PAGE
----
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Lack of skilled workers in Stanislaus could affect economic growth

POSTED March 13, 2014 9:24 p.m.

Every Monday night, roughly 25 students fill the seats of Ken Oyer’s Workforce Readiness Skills class at the Turlock Adult School. Although a few are high school students looking to complete missing credits, a majority of the students are adults seeking training in basic skills as they prepare to reenter the job market.

Although many of these adult students are working towards new career opportunities after becoming victims of the 2008 economic downfall that left thousands unemployed, an increase in workforce training programs such as Oyer’s class have been developed throughout Stanislaus County in recent years, as the region continually addresses a longtime economic barrier facing the region — an overall unskilled workforce.

While many local agencies and organizations seeking economic growth continually call for increased educational and training programs to alleviate this barrier, the overwhelming prevalence of an unskilled workforce has hindered Stanislaus County’s economic development efforts over the past 40 years. With a key transitional period in Stanislaus County’s labor force occurring throughout the late 1970s, the California State University, Stanislaus Center for Public Policy cited a subsequent noticeable decline in both the County’s labor force participation rate and employment to population ratio. Resulting in regional negative impacts that would last for years to come, changes in the labor market created a dire picture of high unemployment rates in Stanislaus County, which continually characterize the region today.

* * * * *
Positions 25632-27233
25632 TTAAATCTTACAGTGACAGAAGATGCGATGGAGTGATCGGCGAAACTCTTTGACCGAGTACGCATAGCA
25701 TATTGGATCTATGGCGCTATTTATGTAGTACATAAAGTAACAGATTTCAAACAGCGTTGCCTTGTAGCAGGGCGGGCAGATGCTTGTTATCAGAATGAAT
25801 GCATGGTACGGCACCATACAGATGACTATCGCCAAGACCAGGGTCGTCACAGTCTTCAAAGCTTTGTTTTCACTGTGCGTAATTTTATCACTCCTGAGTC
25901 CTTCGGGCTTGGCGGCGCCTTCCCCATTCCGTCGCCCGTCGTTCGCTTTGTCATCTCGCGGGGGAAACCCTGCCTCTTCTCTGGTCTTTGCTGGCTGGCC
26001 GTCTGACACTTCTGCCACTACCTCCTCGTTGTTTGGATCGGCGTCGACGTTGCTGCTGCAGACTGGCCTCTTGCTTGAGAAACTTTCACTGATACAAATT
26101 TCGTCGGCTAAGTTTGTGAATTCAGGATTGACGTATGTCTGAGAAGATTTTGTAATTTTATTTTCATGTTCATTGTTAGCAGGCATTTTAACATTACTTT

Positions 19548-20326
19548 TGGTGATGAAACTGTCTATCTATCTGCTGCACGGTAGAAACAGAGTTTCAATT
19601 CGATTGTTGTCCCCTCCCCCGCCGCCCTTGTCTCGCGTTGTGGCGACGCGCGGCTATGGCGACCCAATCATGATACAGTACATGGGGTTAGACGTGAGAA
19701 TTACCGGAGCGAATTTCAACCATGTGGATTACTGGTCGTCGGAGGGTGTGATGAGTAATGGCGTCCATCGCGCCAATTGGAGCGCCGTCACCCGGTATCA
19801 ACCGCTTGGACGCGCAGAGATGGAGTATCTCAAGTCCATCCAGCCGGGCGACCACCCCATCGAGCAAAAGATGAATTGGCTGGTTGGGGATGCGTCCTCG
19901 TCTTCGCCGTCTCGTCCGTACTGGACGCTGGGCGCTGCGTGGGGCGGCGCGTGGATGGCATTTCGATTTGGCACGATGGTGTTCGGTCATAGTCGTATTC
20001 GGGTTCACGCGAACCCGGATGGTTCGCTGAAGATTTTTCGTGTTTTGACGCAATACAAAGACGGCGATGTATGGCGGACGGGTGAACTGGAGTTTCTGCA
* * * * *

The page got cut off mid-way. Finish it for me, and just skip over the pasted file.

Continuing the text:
With the current unemployment rate of 13.3 percent being considerably higher than the state and national percentages, Stanislaus County continues to struggle with the abundance of unskilled workers that have been at the center of discussions between county leaders and city officials for decades. Despite various education-based efforts throughout the years, the percentage of persons over the age of 25 in Stanislaus County holding a bachelor’s degree or higher remains at a dismal 16.3 percent — roughly half of the current state percentage.

As many recent successes achieved by the City of Turlock in terms of economic recovery have led city officials and business community leaders to begin exploring reeling in new industrial opportunities, others such as the Mayor’s Economic Development Task Force have cited the region’s lack of skilled workers as a potential barrier to attracting new businesses. With companies such as Blue Diamond and Hilmar Cheese Factory stationing at Turlock Regional Industrial Park, City Manager Roy Wasden has called Turlock the “future Silicon Valley of the high-tech food processing industry.” While Wasden’s aspirations are certainly not far-fetched, as the Turlock Regional Industrial Park has plenty of shovel-ready ground available for new industrial users, Turlock would need an abundance of skilled, qualified workers ready to revolutionize the face of Turlock’s economy.

But with surveys of Stanislaus employers and unemployed residents consistently noting relatively low educational attainment levels and a lack of skills as being key barriers to employment, Turlock and the surrounding region will have to hammer down on local workforce training programs in order to attract the new industries being competitively sought after.